DENVER — Emails uncovered by Denver7 Investigates raise significant questions about a doctor’s role in treating some of Colorado’s most vulnerable.
The communications sent to his supervisors show a psychiatrist tasked with providing patient care admitting he never saw the people he treated at a former Colorado mental health hospital over a two-year period.
“My reaction was "Wow., this is some pretty powerful evidence." I called it a smoking gun," said Jerome Reinan, an attorney handling lawsuits against the former Clear View facility.
Reinan said the emails, a public record, are now a key part of his lawsuit against the stakeholders connected to Clear View Behavioral Health.
In 2020, a series of reports by Denver7 Investigates led the state of Colorado to shut down Clear View Behavioral Health in Johnstown. Prior to the state's action, patients, family members and insiders trusted Denver7 to expose what they described as the secrets inside the privately-owned mental health hospital.
A few weeks after Denver7 aired those reports, internal emails written by one of the facility's lead psychiatrists, Sohail Punjwani, raised concerns about not seeing patients at the facility face-to-face.
The emails begin with the doctor writing, “I have been admitting to Clear View for the past two years without seeing a single patient…"
Punjwani’s internal correspondence goes on to say, “I am doing all this work at Clear View with not a single clinical visit to my credit for two years. Just stress and risk of exposure of my name to media and risk to my license."
Rienan said these emails detail Punjwani writing to his boss, complaining about having to sign legal documents and perform care without actually seeing patients. Rienan told Denver7 Investigates experts he has spoken to say this isn't allowed.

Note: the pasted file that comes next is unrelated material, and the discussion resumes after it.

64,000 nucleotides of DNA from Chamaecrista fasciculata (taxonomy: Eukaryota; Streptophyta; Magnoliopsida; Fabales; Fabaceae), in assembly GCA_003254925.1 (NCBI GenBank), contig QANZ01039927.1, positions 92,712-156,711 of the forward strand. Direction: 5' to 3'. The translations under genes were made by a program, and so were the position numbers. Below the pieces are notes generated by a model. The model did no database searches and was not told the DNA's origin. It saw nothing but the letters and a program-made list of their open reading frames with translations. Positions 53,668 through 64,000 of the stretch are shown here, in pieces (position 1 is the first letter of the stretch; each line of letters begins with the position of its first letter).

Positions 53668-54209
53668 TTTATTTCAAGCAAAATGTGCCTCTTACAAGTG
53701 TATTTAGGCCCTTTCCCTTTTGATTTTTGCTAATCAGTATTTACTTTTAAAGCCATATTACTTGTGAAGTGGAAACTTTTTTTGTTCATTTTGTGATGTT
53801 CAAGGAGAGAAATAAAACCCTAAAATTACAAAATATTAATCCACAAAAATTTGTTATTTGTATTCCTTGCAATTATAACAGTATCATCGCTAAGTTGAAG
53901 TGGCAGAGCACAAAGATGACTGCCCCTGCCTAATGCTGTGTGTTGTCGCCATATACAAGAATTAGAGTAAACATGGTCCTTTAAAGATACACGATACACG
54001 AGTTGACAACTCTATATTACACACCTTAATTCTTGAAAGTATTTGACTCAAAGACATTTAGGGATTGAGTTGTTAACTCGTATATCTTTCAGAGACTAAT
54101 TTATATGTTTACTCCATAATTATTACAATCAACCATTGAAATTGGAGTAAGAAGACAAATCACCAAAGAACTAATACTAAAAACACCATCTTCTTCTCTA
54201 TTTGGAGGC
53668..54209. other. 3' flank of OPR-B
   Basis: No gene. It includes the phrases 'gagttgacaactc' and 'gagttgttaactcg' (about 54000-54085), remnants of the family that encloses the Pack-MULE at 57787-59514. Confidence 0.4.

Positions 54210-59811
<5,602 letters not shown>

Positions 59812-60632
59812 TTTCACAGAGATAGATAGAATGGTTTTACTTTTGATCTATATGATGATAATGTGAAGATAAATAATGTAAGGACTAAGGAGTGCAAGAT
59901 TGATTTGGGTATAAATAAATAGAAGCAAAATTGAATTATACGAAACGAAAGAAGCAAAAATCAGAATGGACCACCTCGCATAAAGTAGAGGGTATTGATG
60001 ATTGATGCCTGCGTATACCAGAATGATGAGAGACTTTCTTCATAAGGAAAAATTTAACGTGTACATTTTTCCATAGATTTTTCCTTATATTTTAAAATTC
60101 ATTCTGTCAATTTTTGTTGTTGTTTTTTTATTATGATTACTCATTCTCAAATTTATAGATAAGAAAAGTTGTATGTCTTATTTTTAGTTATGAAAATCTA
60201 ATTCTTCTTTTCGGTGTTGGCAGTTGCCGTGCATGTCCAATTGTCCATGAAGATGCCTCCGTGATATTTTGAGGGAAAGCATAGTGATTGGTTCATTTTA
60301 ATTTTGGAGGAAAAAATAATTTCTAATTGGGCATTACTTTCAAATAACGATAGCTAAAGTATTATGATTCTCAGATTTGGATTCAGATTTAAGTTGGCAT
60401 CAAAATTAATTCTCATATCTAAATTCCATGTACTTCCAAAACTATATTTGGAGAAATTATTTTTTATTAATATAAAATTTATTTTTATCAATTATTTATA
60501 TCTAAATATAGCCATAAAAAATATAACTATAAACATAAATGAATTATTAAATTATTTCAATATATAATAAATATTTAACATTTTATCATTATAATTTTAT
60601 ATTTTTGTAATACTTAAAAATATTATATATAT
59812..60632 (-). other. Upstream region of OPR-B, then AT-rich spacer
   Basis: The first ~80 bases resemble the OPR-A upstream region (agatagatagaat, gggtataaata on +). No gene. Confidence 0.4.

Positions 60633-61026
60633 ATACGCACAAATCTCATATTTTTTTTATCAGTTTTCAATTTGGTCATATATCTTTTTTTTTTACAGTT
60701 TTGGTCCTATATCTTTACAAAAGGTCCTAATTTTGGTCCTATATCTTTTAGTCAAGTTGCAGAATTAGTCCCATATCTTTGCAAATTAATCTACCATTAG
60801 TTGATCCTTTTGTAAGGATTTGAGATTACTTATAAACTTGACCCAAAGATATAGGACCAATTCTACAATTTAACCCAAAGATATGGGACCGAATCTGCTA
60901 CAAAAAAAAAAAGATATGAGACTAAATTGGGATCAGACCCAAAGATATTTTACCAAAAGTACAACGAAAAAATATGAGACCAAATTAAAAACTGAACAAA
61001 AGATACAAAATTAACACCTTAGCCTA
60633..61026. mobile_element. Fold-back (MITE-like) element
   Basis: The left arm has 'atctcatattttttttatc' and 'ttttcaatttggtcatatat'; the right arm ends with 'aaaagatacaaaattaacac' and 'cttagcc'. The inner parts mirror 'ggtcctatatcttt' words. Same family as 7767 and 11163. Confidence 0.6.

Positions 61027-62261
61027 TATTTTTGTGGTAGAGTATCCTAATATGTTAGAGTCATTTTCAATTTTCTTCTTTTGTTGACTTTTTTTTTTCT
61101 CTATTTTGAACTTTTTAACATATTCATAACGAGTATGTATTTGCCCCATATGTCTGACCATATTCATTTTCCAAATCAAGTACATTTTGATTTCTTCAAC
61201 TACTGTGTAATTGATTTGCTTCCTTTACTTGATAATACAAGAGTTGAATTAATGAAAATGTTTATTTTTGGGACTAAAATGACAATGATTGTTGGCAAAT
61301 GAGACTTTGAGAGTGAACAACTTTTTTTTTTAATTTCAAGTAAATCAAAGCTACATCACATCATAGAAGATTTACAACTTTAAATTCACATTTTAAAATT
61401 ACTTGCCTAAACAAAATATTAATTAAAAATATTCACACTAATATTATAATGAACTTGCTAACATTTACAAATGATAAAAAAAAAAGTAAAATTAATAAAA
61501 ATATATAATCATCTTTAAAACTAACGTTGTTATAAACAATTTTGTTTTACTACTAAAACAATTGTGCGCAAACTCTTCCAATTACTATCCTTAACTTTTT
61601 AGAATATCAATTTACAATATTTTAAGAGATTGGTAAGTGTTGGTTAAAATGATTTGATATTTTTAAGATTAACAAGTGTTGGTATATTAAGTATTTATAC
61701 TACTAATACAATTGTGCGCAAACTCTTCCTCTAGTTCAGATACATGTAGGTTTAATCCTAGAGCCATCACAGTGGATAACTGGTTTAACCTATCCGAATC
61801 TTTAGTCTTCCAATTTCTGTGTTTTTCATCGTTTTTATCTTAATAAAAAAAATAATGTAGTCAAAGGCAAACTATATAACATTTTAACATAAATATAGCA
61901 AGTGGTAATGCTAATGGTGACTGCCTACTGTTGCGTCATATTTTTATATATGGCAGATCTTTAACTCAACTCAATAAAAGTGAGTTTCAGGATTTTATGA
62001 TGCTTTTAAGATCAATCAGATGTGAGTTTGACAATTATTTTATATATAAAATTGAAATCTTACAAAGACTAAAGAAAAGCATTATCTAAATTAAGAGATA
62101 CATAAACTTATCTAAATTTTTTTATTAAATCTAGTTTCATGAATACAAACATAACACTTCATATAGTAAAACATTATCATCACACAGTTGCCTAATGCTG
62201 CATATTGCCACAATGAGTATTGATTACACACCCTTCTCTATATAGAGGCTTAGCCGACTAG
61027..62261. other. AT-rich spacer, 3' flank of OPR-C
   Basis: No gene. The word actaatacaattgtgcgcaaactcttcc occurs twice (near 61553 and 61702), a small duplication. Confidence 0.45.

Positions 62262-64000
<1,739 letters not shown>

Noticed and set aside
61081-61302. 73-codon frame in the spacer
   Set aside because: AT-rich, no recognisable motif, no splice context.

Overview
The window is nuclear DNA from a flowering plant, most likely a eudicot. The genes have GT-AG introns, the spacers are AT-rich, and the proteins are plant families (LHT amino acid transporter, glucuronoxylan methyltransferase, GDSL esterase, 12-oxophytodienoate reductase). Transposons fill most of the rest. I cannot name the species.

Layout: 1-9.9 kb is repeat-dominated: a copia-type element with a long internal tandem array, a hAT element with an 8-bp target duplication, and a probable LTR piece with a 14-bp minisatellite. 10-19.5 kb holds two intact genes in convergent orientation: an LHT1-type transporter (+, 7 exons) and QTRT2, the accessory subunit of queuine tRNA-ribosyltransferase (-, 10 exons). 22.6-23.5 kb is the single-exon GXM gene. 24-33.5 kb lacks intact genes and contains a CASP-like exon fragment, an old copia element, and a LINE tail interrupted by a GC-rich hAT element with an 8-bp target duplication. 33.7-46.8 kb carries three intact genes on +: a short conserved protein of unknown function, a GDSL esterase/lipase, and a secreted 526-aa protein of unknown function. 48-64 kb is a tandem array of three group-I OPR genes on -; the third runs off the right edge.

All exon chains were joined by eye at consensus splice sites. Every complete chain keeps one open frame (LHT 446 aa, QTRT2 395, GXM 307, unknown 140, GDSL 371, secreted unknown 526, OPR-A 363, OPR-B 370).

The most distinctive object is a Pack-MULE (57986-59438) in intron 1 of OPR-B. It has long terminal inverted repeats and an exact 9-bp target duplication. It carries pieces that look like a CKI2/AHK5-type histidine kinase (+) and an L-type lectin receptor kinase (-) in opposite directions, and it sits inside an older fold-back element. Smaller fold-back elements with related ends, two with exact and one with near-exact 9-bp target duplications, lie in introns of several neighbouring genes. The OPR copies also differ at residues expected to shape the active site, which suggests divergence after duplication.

The public court filing also cites another email claiming Punjwani saw 1,413 patients in a single month. This was described in the document as an "enormous patient load."
Back in 2019, Denver7 Investigates spoke to a mental health technician who spent six months working at Clear View. This person corroborated what Punjwani’s emails described about his lack of in-person involvement at the facility.
“Never seen him. Allegedly lives in Florida,” they said.
Just a few days after Punjwani’s first email, where he admitted never seeing patients, he sent another email to his employer. Punjwani includes a link to Denver7’s website, directly referencing the investigative report on the death of 47-year-old Tibor Hetei at Clear View.
"Here's a new article... specifically inciting PRN (as needed) medication ordered by doctors that killed the patient…" Punjwani writes. "PRN (medication) probably ordered by me on call who never saw the patient!!!!!!"
“I look at this email and I think, gosh. That's a pretty powerful statement for him to make that I may have ordered the medications for Mr. Hetei that resulted in his death," Rienan said.
Tibor was Jenny Hetei's husband, and the father of her two children. Denver7 Investigates asked her if she ever expected to see this kind of information.
"No, not somebody admitting outright to most likely being responsible for the death of another human,” Jenny said.
Jenny believes the Punjwani emails show he knows he's responsible. She went on to say he must have written the emails “because his conscience is screaming at him.”
Jenny also shared a video diary her husband made four days before his death.
"I have pledged to take better care of myself… I hate that I can die anytime," Tibor said.
Hoping to get answers, Denver7 Investigates traveled to Colorado Springs to a facility known to employ Punjwani. The facility's director of compliance told Denver7 Investigates the doctor was not there, but said she would take a message to him. She stressed their facility was not affiliated with Clear View.
Jenny said while she’ll never be reunited with the father of her kids, there’s still action that she thinks should be taken.
“The powers that can enforce this kind of thing need to enforce it. (Punjwani) has a license to practice medicine in the state of Colorado. It needs to go away. He shouldn't have a license," she said.
Attorneys for Punjwani and the company he works for declined interview requests. Instead, they provided statements detailing they did not want to address the emails, and they’ll make their cases in court.
The civil case is now scheduled for trial in early 2023.